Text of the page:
A folk tune is brief enough to be readily grasped and remembered as a whole; it has an inner unity that makes it shapely to the ear and mind. As a temporal event, or succession of notes, it consists of a little tour through a sonic landscape; so that as we follow the course we recognize its topography; the setting forth, the approach to a turning point, a moment of heightened interest, a pause of retrospection or anticipation, a homecoming. It falls naturally into related, self-defining stages of its whole extent, revealing balance, contrast, and decision. The balance normally relies on approximately the same number of stresses in corresponding phrases; the contrast (also an aspect of balance) usually on tonal sequence and management; the decision appears in cadential statement, and held, or repeating, notes, like signposts at an intersection or junction. Because the tune is seized as a whole, and because several parts have these mutual references, we gain already the suggestion of stanzas of a certain pattern and identical length. Since the phrasal cadences get their weight and meaning from their relative emphasis and relation to the tonic, they inherently prompt corresponding verbal emphases of rhyme or pause. By their perceptible division or separation they exert, moreover, a pressure on the verbal partner, so that the total syntactical and rhetorical structure is palpably affected, and restricted, by their influence.
Bertrand H. Bronson is the author of such influential works as Joseph Ritson: Scholar-at-Arms, Johnson Agonistes and Other Essays, In Search of Chaucer, and Facets of the Enlightenment and is the editor of the four-volume The Traditional Tunes of the Child Ballads. Among other honors, he has received the American Council of Learned Sciences Award. "Traditional Ballads Musically Considered" will appear in a slightly different version as the introduction to Singing Tradition, to be published by Princeton University Press.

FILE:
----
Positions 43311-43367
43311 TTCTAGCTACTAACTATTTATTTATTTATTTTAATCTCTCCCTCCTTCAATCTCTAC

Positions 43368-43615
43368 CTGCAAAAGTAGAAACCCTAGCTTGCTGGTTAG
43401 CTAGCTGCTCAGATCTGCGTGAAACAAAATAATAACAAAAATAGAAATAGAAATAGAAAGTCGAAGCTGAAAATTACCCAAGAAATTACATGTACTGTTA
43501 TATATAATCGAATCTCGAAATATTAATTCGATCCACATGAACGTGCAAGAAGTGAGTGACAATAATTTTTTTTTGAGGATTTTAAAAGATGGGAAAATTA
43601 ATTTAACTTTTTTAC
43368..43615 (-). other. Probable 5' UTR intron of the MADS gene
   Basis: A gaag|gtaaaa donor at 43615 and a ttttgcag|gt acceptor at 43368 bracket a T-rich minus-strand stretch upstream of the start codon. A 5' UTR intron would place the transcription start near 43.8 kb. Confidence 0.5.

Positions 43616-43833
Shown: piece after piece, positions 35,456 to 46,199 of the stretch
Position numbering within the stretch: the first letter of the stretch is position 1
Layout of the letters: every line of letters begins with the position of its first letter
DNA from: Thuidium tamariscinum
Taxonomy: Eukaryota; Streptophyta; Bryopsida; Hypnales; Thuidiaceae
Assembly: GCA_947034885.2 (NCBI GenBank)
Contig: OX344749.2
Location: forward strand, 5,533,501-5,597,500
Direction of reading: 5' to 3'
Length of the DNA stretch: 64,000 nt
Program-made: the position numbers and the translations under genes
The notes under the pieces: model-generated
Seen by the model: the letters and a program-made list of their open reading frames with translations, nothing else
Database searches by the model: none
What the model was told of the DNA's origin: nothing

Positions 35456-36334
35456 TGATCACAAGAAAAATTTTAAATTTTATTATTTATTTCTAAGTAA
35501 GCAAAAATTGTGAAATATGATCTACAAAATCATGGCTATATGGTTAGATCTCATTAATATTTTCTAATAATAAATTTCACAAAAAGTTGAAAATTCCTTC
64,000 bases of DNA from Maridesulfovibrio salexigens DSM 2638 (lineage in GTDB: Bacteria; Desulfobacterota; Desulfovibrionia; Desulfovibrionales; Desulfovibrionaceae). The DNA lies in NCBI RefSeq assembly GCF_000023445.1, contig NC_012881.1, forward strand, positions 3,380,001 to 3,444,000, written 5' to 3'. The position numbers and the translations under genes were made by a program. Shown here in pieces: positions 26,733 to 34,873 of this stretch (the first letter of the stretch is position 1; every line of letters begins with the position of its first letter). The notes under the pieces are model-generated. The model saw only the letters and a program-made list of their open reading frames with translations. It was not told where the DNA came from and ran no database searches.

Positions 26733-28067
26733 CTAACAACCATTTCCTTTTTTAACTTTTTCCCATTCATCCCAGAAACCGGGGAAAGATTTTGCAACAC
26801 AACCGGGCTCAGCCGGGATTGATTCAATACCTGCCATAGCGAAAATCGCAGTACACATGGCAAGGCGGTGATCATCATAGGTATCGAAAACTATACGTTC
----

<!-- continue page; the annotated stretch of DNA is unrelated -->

We are concerned here with two towers. One is a Norman keep in the Galway barony of Kiltartan, some twenty miles from the western seacoast. The second, one of a chain constructed by the British to withstand a Napoleonic invasion, stands facing eastwards towards the Irish sea at the village of Sandycove, a few miles south of Dublin. Yeats's tower at Ballylee—Ballylee Castle as it was grandly termed—and the Martello tower in which Joyce lived in for a few weeks in 1904, the setting upon which Ulysses opens, take on central and symbolic roles in the art of each man and enter also those shorthands of symbols by which we, in our turn, hold the two writers in our imagination.
I propose to consider the very different manner in which each man came to accept his identity as an Irish writer. And this in its turn involves some consideration of what for convenience we may term the "matter of Ireland," the body of oral and written Irish literature, and the accumulated symbolic powers of the word "Ireland" itself. If I place their two towers, Ballylee and Martello, as twin emblems at our entrance way, it will at last appear, I trust, that I do so for substantial rather than decorative purposes.